Easier Operation, Greater ROI

Created by our brilliant R&D team, CMS’ innovative Adaptive Technology consists of 10 machine mapping parameters, each of which is optimized for different material types or different machining operations, as well as a specialized roughing parameter. Parameter settings can be entered directly through a part program. Adaptive Technology provides a balanced solution for the machining of all types of parts and components.

With our Adaptive Technology, CNC operators no longer need to spend time searching for the best machine parameters for the project at hand. Instead, operators can instantly set their CNC system for the best possible material removal rates. Considering the amount of NC setup time and testing that is usually required for complex machining operations, this feature alone will provide significant time savings.

DSCF2949 from CMS NA

An example of CMS North America’s adaptive technology.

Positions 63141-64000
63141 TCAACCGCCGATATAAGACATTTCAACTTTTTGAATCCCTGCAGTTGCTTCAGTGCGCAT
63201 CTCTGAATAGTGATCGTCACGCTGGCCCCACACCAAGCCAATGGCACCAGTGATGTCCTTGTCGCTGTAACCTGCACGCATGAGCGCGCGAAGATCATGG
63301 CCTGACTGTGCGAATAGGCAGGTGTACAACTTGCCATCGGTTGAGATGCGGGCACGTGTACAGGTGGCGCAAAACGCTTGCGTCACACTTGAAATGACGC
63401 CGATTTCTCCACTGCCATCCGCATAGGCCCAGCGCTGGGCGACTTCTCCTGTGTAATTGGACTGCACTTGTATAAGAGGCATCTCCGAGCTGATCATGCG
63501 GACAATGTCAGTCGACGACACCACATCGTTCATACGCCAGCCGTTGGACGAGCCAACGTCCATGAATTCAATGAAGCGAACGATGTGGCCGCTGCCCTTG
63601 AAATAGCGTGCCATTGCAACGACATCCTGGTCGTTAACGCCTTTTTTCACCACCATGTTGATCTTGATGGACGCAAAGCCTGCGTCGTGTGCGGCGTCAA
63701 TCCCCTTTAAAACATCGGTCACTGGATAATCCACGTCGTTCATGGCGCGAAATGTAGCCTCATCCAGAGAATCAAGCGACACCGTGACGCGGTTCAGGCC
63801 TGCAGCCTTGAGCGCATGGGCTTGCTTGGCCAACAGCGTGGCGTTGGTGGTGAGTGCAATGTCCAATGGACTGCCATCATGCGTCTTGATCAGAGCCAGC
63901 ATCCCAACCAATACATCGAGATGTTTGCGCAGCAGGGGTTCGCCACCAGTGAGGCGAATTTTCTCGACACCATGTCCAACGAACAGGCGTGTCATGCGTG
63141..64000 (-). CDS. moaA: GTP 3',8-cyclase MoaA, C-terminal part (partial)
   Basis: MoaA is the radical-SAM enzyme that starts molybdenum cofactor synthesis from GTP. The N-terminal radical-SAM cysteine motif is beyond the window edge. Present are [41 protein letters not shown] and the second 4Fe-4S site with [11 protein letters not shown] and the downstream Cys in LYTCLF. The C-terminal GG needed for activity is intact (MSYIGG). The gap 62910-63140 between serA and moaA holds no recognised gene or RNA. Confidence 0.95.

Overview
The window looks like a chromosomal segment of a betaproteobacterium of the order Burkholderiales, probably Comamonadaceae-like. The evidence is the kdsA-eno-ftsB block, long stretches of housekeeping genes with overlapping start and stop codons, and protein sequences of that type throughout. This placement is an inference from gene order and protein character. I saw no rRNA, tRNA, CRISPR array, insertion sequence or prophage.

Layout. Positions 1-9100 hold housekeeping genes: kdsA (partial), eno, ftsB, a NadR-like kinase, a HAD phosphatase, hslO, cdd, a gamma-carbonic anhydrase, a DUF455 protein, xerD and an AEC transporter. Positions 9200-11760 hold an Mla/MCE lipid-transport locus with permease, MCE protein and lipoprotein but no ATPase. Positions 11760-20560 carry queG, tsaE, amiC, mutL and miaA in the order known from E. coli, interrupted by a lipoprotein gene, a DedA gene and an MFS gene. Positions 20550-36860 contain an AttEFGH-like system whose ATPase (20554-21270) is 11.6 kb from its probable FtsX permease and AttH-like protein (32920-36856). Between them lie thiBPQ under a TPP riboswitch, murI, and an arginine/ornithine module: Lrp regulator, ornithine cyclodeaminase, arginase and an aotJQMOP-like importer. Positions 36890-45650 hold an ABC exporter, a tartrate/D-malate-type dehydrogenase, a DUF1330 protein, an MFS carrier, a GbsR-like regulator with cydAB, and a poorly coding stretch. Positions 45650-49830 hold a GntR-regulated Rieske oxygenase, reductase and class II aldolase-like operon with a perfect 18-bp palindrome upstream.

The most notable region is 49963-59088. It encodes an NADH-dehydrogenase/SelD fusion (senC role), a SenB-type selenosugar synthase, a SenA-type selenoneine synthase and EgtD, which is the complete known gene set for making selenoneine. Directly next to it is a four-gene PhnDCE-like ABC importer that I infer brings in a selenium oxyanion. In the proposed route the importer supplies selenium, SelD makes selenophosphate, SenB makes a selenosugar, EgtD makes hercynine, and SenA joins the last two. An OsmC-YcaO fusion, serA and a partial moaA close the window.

CMS’ Adaptive Technology allows complex surfaces to be machined in substantially reduced cycle types, without a drop off in surface quality or accuracy. All axis commands remain the same, but the machining center will rough out at as much as twice the feed rate of the finishing paths. When paired with the right cutting tools, roughing and semi-finishing operations can be completed in a fraction of the time.

By enabling faster and more efficient operation, Adaptive Technology helps improve users’ ROI in their CMS machines. Adaptive Technology will be especially useful to OEMs and machinists in markets such as aerospace (for machining composite and aluminum parts), automotive (for composite and light alloy parts for road cars, racecars, and motorcycles), marine (for composite hulls, decks, masts, and interior components), and wind energy (for turbine blades and internal components), among others.